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Someone should have caught that.

25 June 2012

Killer Elite — staring Jason Statham’s Members Only jacket and Robert DeNiro’s hobo beard.

This weekend, at some point in the very early morning after I’d finished writing for the day, I happened to catch the 2011 film Killer Elite. I mean, it was Jason Statham, Clive Owen, and Robert DeNiro — what could go wrong, right?

During the first scene of the movie, after the opening title crawl told us the year was 1980, Jason Statham and his buddy Robert DeNiro get into a firefight with some random bad guys. Cool. This is what I was expecting. Jason Statham needs some bailing out, and so Robert DeNero pulls out a gun that won’t be invented or produced for another 14 years and starts shooting at the bad guys.

Look, movies make mistakes. It’s fine. But don’t go out of your way to set up that it’s 1980 and then ruin it with one detail. Details matter. In movies, this is much more forgivable to me — there are so many different people who work on the look of a film that something’s bound to be overlooked. I will say that the sudden appearance of something so far out of time did take me out of the movie for a few minutes, though.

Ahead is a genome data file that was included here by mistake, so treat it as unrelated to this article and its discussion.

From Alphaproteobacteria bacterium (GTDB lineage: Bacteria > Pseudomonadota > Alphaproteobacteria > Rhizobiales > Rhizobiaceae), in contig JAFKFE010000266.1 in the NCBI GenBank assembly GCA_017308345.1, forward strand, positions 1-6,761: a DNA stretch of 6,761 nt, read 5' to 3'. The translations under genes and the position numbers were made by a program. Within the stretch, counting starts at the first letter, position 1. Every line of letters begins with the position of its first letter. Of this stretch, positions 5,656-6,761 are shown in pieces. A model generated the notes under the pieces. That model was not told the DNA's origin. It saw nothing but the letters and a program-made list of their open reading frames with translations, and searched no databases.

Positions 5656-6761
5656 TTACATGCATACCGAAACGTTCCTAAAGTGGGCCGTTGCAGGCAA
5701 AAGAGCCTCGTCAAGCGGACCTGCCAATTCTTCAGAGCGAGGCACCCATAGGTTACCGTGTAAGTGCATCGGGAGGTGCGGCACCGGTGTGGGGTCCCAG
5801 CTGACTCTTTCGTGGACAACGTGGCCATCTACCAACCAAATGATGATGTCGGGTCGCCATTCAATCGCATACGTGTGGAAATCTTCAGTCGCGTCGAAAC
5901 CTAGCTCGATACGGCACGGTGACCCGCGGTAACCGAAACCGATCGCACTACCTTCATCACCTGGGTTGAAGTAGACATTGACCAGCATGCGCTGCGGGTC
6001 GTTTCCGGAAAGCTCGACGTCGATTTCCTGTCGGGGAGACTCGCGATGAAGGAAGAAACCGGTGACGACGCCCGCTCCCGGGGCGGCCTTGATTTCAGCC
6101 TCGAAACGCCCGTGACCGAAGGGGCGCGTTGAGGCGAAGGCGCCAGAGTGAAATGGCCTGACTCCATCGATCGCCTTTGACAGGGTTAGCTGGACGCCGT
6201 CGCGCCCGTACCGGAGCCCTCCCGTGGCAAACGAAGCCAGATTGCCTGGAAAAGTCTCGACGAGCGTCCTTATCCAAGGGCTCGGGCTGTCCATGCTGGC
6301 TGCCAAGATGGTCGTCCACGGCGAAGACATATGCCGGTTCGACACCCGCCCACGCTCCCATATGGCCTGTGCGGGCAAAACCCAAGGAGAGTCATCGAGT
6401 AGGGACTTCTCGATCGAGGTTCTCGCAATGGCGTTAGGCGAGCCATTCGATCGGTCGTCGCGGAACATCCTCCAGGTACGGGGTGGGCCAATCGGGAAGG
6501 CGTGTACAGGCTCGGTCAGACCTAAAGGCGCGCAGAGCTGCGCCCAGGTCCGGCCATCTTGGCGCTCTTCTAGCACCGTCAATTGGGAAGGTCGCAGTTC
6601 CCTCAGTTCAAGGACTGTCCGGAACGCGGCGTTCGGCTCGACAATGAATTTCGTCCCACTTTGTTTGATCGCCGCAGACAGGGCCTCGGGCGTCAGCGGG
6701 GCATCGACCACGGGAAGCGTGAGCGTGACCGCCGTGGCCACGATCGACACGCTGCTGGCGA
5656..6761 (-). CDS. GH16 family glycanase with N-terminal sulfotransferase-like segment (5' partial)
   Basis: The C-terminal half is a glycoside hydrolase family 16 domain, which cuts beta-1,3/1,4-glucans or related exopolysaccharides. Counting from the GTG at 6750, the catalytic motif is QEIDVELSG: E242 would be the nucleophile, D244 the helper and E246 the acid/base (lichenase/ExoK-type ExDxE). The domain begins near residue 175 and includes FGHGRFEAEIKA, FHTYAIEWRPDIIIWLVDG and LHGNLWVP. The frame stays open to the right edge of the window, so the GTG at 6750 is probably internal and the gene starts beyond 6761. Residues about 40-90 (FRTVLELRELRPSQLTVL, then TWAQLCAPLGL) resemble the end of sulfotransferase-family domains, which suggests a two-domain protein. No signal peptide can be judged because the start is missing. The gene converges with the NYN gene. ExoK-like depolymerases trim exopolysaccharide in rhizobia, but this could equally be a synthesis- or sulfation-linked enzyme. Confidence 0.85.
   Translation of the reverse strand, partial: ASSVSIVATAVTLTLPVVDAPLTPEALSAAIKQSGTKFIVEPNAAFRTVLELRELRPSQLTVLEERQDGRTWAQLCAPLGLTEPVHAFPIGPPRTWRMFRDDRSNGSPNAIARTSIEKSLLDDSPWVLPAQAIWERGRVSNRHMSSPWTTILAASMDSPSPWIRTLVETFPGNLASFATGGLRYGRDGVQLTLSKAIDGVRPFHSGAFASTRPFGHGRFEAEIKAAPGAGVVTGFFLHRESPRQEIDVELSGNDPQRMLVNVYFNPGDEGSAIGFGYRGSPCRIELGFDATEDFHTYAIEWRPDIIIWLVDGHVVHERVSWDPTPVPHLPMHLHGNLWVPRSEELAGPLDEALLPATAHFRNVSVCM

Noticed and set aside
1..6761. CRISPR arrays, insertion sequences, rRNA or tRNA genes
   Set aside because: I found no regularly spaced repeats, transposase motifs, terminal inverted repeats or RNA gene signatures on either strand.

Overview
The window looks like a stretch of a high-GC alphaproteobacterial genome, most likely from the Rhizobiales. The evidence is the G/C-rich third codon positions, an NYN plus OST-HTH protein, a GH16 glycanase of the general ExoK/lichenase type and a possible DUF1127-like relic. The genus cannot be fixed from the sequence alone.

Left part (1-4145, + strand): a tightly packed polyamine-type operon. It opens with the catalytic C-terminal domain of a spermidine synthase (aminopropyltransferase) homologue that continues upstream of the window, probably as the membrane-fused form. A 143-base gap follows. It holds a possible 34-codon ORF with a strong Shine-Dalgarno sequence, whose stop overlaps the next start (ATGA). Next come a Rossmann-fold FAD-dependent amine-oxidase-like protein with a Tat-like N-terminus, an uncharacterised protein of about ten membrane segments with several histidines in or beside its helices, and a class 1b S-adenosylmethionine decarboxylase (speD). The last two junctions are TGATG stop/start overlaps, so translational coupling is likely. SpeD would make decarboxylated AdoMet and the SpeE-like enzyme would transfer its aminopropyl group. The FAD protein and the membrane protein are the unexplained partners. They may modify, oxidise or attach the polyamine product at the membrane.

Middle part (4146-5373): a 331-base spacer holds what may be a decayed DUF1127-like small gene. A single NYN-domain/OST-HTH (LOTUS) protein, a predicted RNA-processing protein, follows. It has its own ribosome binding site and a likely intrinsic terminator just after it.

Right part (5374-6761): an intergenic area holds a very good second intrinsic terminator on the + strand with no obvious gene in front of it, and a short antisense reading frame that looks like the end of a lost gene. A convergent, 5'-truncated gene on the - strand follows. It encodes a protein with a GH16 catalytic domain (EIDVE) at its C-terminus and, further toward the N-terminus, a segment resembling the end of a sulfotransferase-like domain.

It’s a worse problem in a novel than it is in a film, to me. I never really got that until I saw it happen — a piece of information that was just so incorrect, it jarred me right out of the story. That’s not what you want in a novel. I’ve been guilty of it myself, of course.

Pay attention to the details. They do matter, and even if you don’t think it’s a big deal, someone else will.

Also, Killer Elite? Not an awful movie, after all. Clive Owen is pretty great in it.

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2 Comments leave one →
  1. 25 June 2012 1344

    Thing is 99% of people out there wouldn’t know the gun didn’t exist in the 80s (Myself included).

    • 25 June 2012 1419

      Totally. And in a movie, it’s forgivable. I know I’m one of the 1% on that particular issue.

      But attention to detail does matter — especially in books — and there’s always going to be that 1%. I got a comment in a review of the first 47 Echo book to that extent — my own screw-up — and now I get where the reviewer was coming from. The audience might not know, but the author really should.

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